accessible, will best decide how far forbearance proposed to Imperial France in this seventh Chapter, which gular governments, contributed to brought together, equally controuled
form and cement a confederacy, the indeed, yet equally protected by the result of which - has closed the public government,
life of Napoleon, probably for ever. Men of all climes that never met before
That extraordinary man such an higAnd all persuasions too :
torian will scarcely fail to represent a chapter, as little likely to be as an instance, not more remarkable, imitated as that France should become of unstable fortune, than of human again Imperial.
inconsistency; Before we finally quit this last Al
a Genius bright and base, manack, presented to the Emperor
Of tow'ring talents and terrestrial aims. and King, we cannot help noticing a Yet, amidst the inexpressible mishort passage which now only serves series, felt or feared, during the last to display the vanity of human ex- twenty years, under the pitiless dopectation. At p. 852, we are in- minion of the sword, it became the formed that “ Par Décret du 20 Fév. friends of virtue and of luman bliss to rier 1806, l'église de Saint Denis est rejoice that the ambition of a military consacrées à la sépulture des Empe- Chieftain had, on some very important reurs." By a decree of the 20th Feb. poipts, a reforming tendency. Espe..
Review.- Imperial and Royal French Almanacks.
97 cially that the spiritual wickedness in have been regulated, in forming this high places, against which our fathers compilation by the commands we prayed and argued, and the far dis- have received. tant prospect of whose fall they hailed Under such well-understood ordres with grateful rapture—that this man supérieurs these editors introduce inof sin was suddenly brought to deso- deed the Protestants in the section of lation, or at least despoiled of his Administration Générale des Cultes, unbaneful influence wherever the genius der the head of a public office for the of Napoleon prevailed.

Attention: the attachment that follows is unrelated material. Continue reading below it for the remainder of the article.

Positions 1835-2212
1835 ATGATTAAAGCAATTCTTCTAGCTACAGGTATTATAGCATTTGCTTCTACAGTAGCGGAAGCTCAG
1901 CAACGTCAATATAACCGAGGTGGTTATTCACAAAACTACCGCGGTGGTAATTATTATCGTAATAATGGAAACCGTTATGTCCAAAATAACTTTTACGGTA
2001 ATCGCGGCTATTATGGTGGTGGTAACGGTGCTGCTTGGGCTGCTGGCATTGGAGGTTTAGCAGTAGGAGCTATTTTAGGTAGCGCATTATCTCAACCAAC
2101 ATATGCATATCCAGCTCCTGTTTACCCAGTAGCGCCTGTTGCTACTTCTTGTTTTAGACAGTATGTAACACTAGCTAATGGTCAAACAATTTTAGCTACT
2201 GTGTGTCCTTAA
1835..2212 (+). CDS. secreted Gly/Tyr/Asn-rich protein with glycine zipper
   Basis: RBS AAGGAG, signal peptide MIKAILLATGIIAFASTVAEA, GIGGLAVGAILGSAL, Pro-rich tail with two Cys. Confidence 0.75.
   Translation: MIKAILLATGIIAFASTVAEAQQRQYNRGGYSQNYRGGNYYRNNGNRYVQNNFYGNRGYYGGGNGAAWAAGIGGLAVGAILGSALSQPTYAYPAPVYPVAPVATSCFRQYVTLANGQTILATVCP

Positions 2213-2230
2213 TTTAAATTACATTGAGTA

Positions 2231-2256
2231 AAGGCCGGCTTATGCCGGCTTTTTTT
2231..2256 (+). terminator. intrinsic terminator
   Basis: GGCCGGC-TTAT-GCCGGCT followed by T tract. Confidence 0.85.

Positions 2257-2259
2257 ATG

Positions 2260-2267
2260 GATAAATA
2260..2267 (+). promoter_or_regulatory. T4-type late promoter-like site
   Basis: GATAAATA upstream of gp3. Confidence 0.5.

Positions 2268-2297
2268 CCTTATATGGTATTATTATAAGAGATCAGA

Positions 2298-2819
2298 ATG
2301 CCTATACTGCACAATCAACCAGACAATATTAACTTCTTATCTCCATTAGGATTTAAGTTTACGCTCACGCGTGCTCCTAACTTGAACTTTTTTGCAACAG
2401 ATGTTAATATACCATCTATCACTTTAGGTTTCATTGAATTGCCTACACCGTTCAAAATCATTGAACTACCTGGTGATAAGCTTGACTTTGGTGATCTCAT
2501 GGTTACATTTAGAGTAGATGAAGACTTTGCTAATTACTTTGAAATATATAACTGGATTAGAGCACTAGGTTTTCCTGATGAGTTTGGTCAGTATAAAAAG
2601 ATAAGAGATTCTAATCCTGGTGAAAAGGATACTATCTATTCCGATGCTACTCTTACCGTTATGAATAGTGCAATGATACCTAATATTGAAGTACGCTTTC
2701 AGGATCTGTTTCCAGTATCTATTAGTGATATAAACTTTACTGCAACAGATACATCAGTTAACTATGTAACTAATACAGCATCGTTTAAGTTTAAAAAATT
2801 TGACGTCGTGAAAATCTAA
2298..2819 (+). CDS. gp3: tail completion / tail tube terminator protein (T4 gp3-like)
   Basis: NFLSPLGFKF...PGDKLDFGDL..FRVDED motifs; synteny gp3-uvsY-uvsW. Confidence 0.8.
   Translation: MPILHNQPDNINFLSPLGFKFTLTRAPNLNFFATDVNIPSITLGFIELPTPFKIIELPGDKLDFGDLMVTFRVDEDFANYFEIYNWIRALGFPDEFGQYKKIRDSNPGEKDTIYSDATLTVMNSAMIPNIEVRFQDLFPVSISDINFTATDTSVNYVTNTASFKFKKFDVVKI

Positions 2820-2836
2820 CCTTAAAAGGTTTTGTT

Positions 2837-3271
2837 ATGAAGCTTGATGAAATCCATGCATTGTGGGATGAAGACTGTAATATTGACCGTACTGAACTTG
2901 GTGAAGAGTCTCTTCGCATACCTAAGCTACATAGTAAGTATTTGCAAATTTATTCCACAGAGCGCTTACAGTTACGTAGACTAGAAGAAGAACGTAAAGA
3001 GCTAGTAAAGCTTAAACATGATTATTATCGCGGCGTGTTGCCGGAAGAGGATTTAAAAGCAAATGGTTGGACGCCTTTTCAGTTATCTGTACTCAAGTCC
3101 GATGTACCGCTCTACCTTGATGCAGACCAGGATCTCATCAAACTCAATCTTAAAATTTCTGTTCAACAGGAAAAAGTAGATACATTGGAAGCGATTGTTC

affairs of Cultes non Catholiques ; but He is no sooner falien than the appear, in a very marked mauner to Pope re-ascends the throne of St. separate them from the Catholic Peter and calls around bim bis Je- Clergy, to whom they assign a stasuits. The beloved Ferdinand again tion immediately after the Foreign invigorates the Holy office, while the Ambassadors and before the Royal Restoration of the Bourbons is speed- Householul, under the head of “Clerge ily followed by a persecution of Freuch de l'rance." This Denxieme Partie Protestants. This persecution Louis occupies only one page, and that conappears, publicly, to disavow. Whe- tains nothing but the following Note : ther the king or his family took any